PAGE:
One woman’s journey to becoming a rabbi


When I was 5 years old, I wanted to be four things when I grew up. Like most 5-year-olds: I wanted to be a teacher, an actress, a rabbi and a trained white horse. At that time (1945), I had as much possibility of becoming a rabbi, as I did of becoming a trained white horse.

My desire to be a rabbi stemmed from my admiration of my grandfather, Rabbi Israel Porath, head of the orthodox rabbinate of Cleveland, Ohio. I wanted to have a small percentage of his knowledge of Judaism, his ability to access the Torah, Talmud, and other holy books, and his skill in counseling congregants who came to his door with questions, personal challenges and life-cycle needs.

I had a wonderful childhood in Cleveland and loved studying Judaism, learning Hebrew and living a loving Jewish life. I did community theatre and summer stock. I began teaching Hebrew at the age of 16, when I left high school for the University of Chicago, where I earned my B.A. in education, and married a young medical student, Alan Mintz. Helping to put my husband through medical school on a public school teacher’s salary and raising a growing family was challenging, but rewarding. Alan became a well-respected radiologist and our four sons grew. The years flew by and in the 1970s I watched as women finally were accepted in rabbinical seminaries, but my responsibilities as a wife and mother, teacher, actress and interior designer (so, I could afford to be a teacher), kept that long-desired aspiration to be a rabbi unfulfilled.

When my husband retired (briefly, it turned out), he turned his attention to a new branch of medicine, age management and decided to open the Cenegenics Center for Age-Management Medicine in Las Vegas. We moved to Las Vegas in 1997. I came most reluctantly, not knowing anyone here, nor with any purpose in mind.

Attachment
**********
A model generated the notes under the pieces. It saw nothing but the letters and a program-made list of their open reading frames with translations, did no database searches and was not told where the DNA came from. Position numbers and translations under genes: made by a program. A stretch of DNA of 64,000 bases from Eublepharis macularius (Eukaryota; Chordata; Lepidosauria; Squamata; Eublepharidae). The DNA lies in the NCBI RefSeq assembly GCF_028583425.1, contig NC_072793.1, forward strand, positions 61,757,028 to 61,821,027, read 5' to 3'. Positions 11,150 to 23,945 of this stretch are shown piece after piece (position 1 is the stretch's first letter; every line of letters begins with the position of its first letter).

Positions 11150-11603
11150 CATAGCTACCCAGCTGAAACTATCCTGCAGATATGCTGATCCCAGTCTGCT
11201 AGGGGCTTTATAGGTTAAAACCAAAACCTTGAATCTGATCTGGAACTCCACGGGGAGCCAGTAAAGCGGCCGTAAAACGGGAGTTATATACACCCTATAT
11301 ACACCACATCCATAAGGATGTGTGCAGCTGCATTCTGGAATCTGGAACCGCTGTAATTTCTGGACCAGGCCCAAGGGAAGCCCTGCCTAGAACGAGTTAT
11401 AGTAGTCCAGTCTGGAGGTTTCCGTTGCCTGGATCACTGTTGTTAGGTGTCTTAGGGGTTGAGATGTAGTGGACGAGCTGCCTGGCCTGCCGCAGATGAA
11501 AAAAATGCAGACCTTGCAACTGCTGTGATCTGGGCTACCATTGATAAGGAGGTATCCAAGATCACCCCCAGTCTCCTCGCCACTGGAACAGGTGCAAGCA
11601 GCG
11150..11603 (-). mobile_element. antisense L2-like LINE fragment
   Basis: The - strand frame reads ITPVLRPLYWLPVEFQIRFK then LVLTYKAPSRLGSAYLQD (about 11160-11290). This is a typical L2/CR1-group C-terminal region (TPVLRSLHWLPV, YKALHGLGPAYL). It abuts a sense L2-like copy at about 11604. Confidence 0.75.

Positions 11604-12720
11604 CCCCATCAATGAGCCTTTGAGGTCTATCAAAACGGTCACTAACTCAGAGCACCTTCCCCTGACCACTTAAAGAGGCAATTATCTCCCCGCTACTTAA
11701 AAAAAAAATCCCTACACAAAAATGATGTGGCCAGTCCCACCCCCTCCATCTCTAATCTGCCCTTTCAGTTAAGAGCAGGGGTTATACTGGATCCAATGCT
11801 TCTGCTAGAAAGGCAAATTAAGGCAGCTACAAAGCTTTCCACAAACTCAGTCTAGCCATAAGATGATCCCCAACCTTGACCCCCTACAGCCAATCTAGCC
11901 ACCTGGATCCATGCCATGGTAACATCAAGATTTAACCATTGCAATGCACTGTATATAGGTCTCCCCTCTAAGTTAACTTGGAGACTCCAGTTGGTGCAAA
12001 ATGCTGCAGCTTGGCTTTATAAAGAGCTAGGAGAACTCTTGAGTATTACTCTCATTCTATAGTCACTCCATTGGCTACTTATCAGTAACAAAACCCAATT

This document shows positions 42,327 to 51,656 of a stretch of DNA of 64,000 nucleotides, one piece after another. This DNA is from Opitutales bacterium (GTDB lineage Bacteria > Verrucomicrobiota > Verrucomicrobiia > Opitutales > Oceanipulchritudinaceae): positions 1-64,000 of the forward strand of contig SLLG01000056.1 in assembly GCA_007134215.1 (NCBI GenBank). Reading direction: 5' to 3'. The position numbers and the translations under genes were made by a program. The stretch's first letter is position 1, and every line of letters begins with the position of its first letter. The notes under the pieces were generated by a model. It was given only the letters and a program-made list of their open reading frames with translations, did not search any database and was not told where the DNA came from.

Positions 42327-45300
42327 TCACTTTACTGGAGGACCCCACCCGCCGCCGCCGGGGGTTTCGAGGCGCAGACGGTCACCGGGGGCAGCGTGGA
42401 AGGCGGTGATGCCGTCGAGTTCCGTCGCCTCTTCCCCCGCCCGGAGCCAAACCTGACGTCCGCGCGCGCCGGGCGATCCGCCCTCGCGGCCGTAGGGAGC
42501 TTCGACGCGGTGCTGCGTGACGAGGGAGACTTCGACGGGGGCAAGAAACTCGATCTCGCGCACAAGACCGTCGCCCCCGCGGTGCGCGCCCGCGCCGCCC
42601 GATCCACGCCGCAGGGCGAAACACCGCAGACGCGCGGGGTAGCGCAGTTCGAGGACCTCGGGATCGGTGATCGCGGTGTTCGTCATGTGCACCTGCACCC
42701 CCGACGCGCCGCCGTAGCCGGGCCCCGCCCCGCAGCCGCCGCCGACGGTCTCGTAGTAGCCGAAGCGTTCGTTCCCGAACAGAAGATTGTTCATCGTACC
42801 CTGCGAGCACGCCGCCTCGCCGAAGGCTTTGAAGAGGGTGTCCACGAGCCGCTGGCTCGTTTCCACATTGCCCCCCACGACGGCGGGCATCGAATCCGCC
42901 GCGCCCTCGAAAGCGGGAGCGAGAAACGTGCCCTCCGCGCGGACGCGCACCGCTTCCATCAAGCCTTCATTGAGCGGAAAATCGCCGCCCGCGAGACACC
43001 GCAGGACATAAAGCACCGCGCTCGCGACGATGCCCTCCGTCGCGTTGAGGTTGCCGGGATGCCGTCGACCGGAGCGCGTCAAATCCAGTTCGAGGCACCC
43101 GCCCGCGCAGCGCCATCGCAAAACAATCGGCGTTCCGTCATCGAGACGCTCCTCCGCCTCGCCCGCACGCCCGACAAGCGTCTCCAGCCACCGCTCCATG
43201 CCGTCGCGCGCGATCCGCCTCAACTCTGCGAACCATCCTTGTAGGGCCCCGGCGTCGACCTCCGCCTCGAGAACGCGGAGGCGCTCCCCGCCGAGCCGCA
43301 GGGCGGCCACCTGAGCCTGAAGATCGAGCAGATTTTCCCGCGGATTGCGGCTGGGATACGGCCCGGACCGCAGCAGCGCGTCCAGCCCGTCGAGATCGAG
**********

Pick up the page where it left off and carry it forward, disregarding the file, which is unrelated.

I gave myself permission to be depressed for six weeks and then threw myself into volunteering within the community. Within a few months, I became aware of a brand-new seminary for the training of rabbis, cantors and chaplains, the Academy for Jewish Religion, California. It was trans-denominational, training Jewish clergy to be able to serve in reform, reconstructionist, conservative, or orthodox communities. It was exactly what I had dreamt of since I was 5 years old. (God does work in mysterious ways.)

I asked my husband what he thought about my enrolling in the AJRCA rabbinical training program, as it would mean commuting weekly to Los Angeles for up to five years. When he didn’t even pause for a moment, but replied: “You put me through medical school; now it’s my turn to put you through rabbinical school.”

My years of study at AJRCA were some of the happiest in my life, even though my senior year included my being diagnosed with breast cancer, undergo a double mastectomy and six months of chemo. I only missed one day of classes, and personally can attest to the power of prayer, as I have been cancer-free for the past 16 years. All of my family — sons, daughters-in-law, grandchildren — even some aunts and many friends were at the ordination. I was 64 years old.

In 2005, I was installed as Rabbi for Valley Outreach Synagogue (now known as Congregation P’nai Tikvah) and, over the years, have had the privilege of being its spiritual leader, teaching adults and children, facilitating life-cycle events (weddings, births, baby namings, b’nai mitzvah, funerals, etc.), presiding at holidays throughout the Jewish year, doing pastoral counseling and spiritual direction.

I am a member of the board of rabbis of Southern Nevada and one of its past presidents, a member of the Board of Jewish Nevada, the Interfaith Council, the Honorary Board of the Jewish Family Service Agency, the Board of Directors of the AJRCA and a past president of OHALAH (the professional organization for rabbis and cantors in the Jewish Renewal movement).

When I was 5 years old, I wanted to be a teacher, an actress, a rabbi and a trained white horse. Three out of four isn’t bad.

Rabbi Yocheved Mintz is now Rabbi Emerita of Congregation P’nai Tikvah. She is the first female rabbi in Las Vegas. For more information on Congregation P’nai Tikvah, go to www.pnaitikvahlv. org or call 702-436-4900.